An expert view with…

jogn simmsJOHN SIMMS


What’s been important in developing the group profile of the West Somerset Railway?

Since 1994, we’ve developed the commercial operations of the railway, such as establishing a database of visitors including GTOs and coach operators so that we can keep in touch with them. My experience as a volunteer (for 16 years prior to a full time role) brought me in touch with many different visitors, and I was able to find out what they wanted to see and do on a visit. I’ve found that face to face contact with potential visitors is equally important. For this reason, we attend trade shows throughout the country including Excursions and the South West Group Travel Show and, as well as making new contacts, it’s always good to catch up with GTOs who have already visited us, and to hand out new, updated information. At shows outside of the south west, we also carry leaflets about other attractions and accommodation in the county because groups are more likely to be visiting as part of an overnight or extended break and this helps them to see what the area has to offer.

What types of groups visit the WSR?

We cater for all kinds of groups from those brought by coach operators such as Shearings or Johnsons to private groups like WIs, school and youth groups, the U3A and many more. We have regular groups from the Indian sub-continent and many visitors from continental Europe, and have dipped our toes into advertising in the Chinese market. We try to help GTOs plan their day, and our leaflets and website contain suggestions of things to see and do along the 20 miles of line from Bishops Lydeard, near Taunton, to Minehead. We sometimes carry cycling groups – who may want to ride one way and then cycle back – although there is a limit to the number of bikes that can be carried at a time. We also have a range of events for railway enthusiasts. These include Steam Galas in March and October, the Winter Steam Festival and a Diesel Gala in June.

How do you make the most of your marketing budget?

We advertise in a range of media including trade magazines, local newspapers and on local radio, and we ensure that leaflets are distributed throughout the south west at accommodation and TICs. From my time as a semi-pro musician, touring the clubs and pubs in the 1970s and 80s, I learnt the value of communications since many of the venues we played at were not very proactive at organising PR! It was up to me to contact local newspapers to tell them about our events and news, and in that way let people know where we were playing. At the railway, I continue to ensure our news is well communicated and so I send out a monthly newsletter, by email. This allows GTOs to find out what’s happening at the railway, details of the shows we will be attending and ensures the railway is kept in the forefront of their minds. The website is also useful in supporting other marketing efforts and it allows people to book online, but we find GTOs still like to ring and personally talk through their visit and to confirm all details.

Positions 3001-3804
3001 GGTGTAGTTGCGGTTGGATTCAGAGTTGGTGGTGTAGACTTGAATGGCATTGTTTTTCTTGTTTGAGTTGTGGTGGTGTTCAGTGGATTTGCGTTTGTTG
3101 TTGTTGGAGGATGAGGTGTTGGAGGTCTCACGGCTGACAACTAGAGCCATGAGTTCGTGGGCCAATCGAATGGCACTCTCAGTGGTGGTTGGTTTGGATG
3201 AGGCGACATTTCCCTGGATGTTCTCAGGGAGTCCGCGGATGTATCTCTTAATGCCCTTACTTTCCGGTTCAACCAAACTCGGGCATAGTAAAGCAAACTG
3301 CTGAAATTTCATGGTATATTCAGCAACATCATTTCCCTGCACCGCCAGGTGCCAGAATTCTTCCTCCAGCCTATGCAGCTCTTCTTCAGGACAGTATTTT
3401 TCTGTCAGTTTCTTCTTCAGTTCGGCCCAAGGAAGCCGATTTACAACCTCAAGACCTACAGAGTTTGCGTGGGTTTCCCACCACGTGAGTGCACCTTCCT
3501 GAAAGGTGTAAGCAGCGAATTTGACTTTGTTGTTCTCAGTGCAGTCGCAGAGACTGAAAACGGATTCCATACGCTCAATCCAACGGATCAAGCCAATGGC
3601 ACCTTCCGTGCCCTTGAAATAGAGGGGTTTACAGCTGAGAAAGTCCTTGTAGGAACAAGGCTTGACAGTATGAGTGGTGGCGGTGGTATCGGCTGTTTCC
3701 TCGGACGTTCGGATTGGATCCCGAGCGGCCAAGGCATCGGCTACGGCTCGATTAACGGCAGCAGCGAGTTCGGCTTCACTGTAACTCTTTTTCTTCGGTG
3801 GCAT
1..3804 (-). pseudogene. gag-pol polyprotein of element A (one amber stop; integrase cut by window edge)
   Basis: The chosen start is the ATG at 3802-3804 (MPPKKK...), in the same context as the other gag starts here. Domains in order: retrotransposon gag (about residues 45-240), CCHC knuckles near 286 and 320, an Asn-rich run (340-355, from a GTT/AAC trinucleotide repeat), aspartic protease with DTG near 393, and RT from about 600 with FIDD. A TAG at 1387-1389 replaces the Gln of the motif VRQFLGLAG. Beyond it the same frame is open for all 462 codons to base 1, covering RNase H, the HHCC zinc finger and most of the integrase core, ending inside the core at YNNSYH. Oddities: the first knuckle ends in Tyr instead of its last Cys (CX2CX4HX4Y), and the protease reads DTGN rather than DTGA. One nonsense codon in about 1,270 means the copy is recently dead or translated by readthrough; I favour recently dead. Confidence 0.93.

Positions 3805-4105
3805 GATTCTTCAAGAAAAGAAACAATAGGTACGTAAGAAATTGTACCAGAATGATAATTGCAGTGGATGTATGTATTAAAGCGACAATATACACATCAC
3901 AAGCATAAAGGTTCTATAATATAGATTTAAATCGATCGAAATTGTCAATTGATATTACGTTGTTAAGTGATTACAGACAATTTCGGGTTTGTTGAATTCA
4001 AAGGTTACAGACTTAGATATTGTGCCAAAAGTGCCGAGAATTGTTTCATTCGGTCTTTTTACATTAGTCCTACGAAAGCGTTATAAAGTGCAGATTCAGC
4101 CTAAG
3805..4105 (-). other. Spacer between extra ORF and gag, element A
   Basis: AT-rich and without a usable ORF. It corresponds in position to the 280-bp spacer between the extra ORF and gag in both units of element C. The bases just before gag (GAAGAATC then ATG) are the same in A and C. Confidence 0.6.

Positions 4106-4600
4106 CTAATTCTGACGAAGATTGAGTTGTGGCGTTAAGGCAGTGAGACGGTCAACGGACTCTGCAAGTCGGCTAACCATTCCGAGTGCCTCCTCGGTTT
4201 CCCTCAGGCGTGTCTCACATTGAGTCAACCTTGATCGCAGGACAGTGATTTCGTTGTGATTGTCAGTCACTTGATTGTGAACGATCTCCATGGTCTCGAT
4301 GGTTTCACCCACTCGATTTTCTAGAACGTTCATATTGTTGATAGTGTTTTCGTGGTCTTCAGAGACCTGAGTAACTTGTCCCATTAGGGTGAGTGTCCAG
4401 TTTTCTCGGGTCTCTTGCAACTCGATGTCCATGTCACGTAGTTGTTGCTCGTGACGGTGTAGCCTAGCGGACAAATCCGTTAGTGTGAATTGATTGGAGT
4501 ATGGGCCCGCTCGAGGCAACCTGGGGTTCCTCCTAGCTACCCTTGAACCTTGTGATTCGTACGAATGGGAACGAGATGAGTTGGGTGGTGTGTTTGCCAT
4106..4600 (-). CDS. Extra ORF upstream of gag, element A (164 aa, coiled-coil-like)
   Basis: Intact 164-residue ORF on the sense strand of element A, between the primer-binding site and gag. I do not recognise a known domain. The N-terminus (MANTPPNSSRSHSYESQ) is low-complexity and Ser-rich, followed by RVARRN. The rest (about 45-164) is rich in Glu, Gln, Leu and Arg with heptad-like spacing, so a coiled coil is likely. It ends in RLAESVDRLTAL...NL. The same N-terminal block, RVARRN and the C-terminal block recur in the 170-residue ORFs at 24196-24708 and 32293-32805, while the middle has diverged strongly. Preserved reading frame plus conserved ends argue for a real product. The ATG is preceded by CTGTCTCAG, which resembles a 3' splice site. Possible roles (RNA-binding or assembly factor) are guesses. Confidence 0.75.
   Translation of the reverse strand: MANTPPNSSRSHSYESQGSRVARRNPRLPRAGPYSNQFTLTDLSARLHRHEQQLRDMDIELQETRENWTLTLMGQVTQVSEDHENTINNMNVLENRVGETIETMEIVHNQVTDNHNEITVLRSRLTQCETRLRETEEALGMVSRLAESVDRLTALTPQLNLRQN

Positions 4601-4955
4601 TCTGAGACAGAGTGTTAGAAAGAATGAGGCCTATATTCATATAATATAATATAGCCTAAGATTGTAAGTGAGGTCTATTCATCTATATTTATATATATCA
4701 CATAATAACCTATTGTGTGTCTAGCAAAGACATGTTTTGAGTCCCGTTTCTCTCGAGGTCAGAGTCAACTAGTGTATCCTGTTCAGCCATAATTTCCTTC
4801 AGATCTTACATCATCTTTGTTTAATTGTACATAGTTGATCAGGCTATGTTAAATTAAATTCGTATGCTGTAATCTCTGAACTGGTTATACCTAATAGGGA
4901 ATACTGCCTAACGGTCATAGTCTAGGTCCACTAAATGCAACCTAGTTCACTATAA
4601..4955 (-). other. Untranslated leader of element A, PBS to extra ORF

How do you ensure the WSR maintains its visitor numbers?

The WSR has over 200,000 visitors a year and is one of the biggest attractions in Somerset. There is no easy way to maintain this interest. You have to keep hammering away and not sit back and think that the website alone will keep people booking tickets. I find there is no substitute for face-to-face contact and for regularly staying in touch with the contacts we have made. We also plan different events and take advantage of evolving technology, and have just unveiled a free Railway App, which features an ‘augmented reality’ scanner – finding hidden targets at stations unlocks 3D moving images and content – as well as general information about the railway such as timetables.

John Simms worked in the computer department at Debenhams in Taunton as a Controller and Scheduler before joining the West Somerset Railway full time in 1994. For 16 years prior to this, he had volunteered for the railway and was based at the Somerset and Dorset Railway Trusts Museum at Washford Station. During the 70s and 80s he was also a semi-professional musician touring around the south of England and South Wales. At the WSR, Britain’s longest standard gauge heritage railway, John is responsible for commercial operations including marketing and liaising with groups, advertising and press releasing amongst other jobs.